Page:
"The Sound of Cooking"
A Review of "Lives with Flavor" by Nathan H. Box
Director: Pablo Gasca, Writers: Pablo Gasca
Rating: 2 Stars, SKIP!
My 11th film of the 43rd Annual Seattle International Film focused one of my favorite types of documentaries; those films that explore the world of fine cooking. Every dish we eat, tells a story. Within the restaurant, there is a story to be told about the chef and those in the kitchen. With the presentation, we can learn of their influences, tastes, culture, and willingness to push against the status quo. "Lives with Flavor" attempts to provide a biographical look at what influences Mexican gastronomy and those who cook it.
For an American audience, our world view is opened. This documentary gets beyond just tacos and takes a deeper dive into Mexico's multi-faceted regions and the totality of their influence. This film also does something I love about these types of documentaries and exposes the audience to the sound of cooking. By utilizing natural sound, we are invited to enter a world of high skill, heat, and never-ending expectations. These films also remove the mystique surrounding a restaurant. Instead, we are allowed to see them as an experience. The facade, decorations, dress of servers, and food are meant to be married together into something that awakens more than your palate.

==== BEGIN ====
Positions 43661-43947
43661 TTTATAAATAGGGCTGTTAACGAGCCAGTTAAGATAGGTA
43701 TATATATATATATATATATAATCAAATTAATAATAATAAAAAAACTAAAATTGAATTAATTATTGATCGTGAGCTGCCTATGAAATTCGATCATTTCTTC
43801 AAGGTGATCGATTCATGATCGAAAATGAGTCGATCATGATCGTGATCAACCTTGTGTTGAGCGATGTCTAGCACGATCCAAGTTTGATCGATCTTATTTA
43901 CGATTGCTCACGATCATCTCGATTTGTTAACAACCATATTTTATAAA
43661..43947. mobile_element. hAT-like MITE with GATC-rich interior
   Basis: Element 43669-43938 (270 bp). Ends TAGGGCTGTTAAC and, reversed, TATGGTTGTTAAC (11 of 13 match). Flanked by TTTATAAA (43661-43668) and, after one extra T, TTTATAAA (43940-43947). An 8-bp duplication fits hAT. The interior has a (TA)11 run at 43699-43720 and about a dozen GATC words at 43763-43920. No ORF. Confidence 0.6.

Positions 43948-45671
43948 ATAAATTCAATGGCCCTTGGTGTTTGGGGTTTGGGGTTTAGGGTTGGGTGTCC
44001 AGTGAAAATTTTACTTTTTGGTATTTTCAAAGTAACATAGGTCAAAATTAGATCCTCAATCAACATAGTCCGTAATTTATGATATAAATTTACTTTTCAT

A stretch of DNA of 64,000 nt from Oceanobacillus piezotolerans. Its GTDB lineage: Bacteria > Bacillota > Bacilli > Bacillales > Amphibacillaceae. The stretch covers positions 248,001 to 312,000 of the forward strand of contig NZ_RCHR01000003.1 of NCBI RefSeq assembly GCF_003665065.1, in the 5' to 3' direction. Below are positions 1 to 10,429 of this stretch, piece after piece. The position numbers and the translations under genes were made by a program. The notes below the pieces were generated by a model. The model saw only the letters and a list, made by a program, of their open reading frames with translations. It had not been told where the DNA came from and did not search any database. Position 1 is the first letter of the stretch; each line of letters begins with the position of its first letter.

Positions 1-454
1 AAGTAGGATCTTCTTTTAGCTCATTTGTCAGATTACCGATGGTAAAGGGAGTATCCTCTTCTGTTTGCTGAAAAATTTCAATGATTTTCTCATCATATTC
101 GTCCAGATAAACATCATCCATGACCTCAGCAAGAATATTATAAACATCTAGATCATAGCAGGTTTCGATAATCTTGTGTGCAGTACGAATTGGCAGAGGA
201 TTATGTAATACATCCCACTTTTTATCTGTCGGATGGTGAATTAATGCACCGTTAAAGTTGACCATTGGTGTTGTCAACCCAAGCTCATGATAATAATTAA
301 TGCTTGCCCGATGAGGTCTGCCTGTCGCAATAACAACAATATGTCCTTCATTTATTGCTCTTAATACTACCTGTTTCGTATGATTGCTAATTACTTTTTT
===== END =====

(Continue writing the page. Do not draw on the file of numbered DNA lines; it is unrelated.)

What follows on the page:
Where this film fails, is in its attempt to tell a dramatic story. We are compelled by stories, no matter the genre because they possess an emotional arch. The characters must have a great challenge before them and we, as the audience, are there to see that story. "Lives with Flavor" possesses no such dramatic arch. Instead, it is a story of one man's love of Mexican cuisine and the love he generates because of that commitment. Beyond that, there isn't much here.
Be good to each other,